Athens, Greece


I’m going to save you all the transportation details and let you know we finally made it to Greece. First off I’ve got to say I expected so much more from Athens. When we arrived I remember saying, “Really?! This is it!” To put it frankly, Athens is a dump. The city is covered in trash, graffiti, and it seems everything is broken. The signs at the train station didn’t work and I wouldn’t dare trying to use the subway… it looked like something out of a horror film. Okay, perhaps that’s a little too dramatic. But, seriously it’s the first place I’ve been where I didn’t feel safe walking at night; even Dan concurs.

Even though it looked broken down, we did give Athens a chance. We took a walking tour around the city. The historical sights and kebab started to make up for my ill impression. Some of people on the other hand didn’t. For the first time in all my travels I was told I was not allowed to dance. I would have been okay with them telling me I couldn’t, however, I was approached in such a negative way that it totally put me in a bad mood. To top the day off, I fell down two different flights of marble staircases. After yelling a few choice words, spraining my wrist, having a sore back, and beautiful back bruise, I was ready to get the heck out of Athens. I had enough.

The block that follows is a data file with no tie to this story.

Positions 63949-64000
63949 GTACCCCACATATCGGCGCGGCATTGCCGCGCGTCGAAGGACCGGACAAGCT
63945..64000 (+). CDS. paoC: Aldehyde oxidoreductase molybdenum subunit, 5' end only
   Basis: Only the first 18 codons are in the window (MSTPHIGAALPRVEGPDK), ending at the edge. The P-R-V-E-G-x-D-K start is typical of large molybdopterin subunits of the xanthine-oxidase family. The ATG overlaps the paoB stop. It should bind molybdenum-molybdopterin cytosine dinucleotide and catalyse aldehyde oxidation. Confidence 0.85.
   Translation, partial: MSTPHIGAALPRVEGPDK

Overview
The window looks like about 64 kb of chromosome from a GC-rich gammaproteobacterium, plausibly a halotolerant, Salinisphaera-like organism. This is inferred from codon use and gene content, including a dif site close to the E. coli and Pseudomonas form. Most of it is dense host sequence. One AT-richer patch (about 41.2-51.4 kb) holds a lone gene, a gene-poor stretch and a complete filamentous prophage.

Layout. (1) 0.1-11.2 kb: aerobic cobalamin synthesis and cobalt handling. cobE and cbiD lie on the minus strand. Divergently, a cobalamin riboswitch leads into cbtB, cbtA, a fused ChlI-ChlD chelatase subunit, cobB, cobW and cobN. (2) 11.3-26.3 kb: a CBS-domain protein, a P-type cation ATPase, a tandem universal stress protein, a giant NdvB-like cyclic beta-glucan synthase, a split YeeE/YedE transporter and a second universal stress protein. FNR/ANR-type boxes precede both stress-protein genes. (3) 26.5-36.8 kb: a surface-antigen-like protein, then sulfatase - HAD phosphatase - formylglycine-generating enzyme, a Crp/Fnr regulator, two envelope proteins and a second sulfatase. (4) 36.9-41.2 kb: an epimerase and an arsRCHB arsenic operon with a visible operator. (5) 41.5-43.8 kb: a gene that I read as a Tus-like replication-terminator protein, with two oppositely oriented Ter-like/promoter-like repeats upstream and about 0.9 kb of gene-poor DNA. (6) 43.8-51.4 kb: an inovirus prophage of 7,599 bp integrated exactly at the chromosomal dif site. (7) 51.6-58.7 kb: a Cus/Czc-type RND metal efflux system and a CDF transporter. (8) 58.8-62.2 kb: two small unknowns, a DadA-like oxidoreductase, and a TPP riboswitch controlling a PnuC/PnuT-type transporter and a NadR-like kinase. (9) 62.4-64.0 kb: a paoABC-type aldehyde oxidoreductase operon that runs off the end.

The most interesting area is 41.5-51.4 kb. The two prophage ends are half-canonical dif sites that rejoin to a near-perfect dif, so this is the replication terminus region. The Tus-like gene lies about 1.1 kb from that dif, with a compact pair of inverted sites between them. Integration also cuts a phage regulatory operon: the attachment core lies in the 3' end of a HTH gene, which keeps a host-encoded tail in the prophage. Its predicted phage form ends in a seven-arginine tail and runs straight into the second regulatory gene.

That night we made plans to leave Athens and head to Santorini. Sadly, our plans to see some of the better area of Greece we’re foiled by Labor Day. Yes, we had the VERY bad planning and accidentally traveled to Greece just in time for strikes and riots. What were we to do? Take a bus immediately to Istanbul. Well… we tried to leave with the as advertised 9:30am bus. As luck would have it we would be stuck in Athens for eight more hours.

To pass the time we walked back up to the tourist area to get some brunch and use some wifi. On the way there we witnessed both sides of the soon to be riot prepare. It was kinda of eerie walking up the main drag with everything closed. As we peeked down the side streets we could see lines of police vans and police head to toe in riot gear. They dawned black helmets, back padded suites, shields, batons, and a waist full of gadgets. It made me feel nervous for what might come. When we reached our brunch destination we could see the protest march begin. I don’t know if anything serious happened, but I was glad we were out of the way. After several hours of waiting we boarded the bus safely. I was more than thrilled to get the heck out of Greece.

This slideshow requires JavaScript.

More kebab!? Next stop Turkey!


Leave a Reply

Fill in your details below or click an icon to log in: Logo

You are commenting using your account. Log Out /  Change )

Google photo

You are commenting using your Google account. Log Out /  Change )

Twitter picture

You are commenting using your Twitter account. Log Out /  Change )

Facebook photo

You are commenting using your Facebook account. Log Out /  Change )

Connecting to %s